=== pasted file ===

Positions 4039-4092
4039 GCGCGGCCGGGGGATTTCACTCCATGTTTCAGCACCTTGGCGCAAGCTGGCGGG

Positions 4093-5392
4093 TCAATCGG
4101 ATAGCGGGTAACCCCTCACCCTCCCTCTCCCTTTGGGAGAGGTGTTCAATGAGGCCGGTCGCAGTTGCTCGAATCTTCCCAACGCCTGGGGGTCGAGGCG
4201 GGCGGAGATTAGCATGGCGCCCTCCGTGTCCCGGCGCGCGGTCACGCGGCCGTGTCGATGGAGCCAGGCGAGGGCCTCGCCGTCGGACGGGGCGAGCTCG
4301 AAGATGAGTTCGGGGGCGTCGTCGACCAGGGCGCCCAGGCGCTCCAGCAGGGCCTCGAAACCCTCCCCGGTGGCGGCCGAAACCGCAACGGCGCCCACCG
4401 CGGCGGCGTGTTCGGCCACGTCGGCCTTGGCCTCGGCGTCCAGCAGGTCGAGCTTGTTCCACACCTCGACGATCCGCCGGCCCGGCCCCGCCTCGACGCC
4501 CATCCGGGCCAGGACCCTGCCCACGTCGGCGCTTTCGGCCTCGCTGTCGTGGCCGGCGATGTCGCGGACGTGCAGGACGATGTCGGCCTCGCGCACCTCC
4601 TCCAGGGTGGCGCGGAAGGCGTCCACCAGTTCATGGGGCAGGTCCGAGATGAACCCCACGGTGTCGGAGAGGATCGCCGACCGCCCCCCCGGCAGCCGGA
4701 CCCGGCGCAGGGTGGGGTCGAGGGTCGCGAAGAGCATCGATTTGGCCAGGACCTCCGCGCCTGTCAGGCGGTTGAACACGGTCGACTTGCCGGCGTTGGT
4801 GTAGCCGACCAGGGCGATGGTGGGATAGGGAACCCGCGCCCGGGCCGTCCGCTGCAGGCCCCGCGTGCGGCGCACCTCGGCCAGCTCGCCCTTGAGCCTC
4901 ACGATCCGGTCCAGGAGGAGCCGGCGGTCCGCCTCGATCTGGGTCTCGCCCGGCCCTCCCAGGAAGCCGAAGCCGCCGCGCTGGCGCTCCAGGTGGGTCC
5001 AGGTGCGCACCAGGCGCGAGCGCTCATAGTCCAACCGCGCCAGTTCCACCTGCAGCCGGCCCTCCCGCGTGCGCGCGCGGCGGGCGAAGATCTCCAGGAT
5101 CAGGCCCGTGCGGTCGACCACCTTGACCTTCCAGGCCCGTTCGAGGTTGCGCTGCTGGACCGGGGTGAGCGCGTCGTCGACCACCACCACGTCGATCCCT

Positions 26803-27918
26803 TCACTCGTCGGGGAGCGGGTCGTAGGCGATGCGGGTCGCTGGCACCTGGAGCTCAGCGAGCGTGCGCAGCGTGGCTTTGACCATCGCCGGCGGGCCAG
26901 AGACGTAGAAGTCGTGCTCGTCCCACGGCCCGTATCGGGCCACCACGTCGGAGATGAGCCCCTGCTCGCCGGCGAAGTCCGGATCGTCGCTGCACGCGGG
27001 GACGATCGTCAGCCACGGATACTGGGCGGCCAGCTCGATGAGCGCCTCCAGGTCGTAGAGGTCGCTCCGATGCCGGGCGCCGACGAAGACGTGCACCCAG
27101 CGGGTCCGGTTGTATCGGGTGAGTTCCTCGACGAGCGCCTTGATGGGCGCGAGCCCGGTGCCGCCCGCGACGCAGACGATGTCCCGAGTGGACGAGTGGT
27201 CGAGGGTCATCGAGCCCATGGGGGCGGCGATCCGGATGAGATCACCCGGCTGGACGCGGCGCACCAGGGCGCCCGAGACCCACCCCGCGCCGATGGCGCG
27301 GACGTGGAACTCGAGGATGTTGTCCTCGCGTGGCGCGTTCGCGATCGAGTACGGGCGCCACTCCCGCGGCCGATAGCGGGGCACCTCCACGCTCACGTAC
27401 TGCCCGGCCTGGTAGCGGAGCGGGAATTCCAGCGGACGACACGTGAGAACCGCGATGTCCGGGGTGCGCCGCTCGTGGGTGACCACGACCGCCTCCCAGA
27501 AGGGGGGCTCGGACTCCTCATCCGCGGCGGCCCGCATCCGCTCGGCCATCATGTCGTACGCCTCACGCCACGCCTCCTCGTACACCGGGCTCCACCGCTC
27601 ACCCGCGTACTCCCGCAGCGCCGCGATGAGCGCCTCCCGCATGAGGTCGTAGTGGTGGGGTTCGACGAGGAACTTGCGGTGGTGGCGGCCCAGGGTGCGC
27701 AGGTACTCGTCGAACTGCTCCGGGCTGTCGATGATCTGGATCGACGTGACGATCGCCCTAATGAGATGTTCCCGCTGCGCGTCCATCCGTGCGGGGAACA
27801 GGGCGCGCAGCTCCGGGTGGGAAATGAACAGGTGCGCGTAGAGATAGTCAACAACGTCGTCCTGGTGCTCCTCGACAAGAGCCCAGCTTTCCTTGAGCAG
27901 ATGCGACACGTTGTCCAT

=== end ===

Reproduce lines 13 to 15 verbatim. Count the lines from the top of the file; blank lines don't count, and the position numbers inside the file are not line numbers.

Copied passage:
4901 ACGATCCGGTCCAGGAGGAGCCGGCGGTCCGCCTCGATCTGGGTCTCGCCCGGCCCTCCCAGGAAGCCGAAGCCGCCGCGCTGGCGCTCCAGGTGGGTCC
5001 AGGTGCGCACCAGGCGCGAGCGCTCATAGTCCAACCGCGCCAGTTCCACCTGCAGCCGGCCCTCCCGCGTGCGCGCGCGGCGGGCGAAGATCTCCAGGAT
5101 CAGGCCCGTGCGGTCGACCACCTTGACCTTCCAGGCCCGTTCGAGGTTGCGCTGCTGGACCGGGGTGAGCGCGTCGTCGACCACCACCACGTCGATCCCT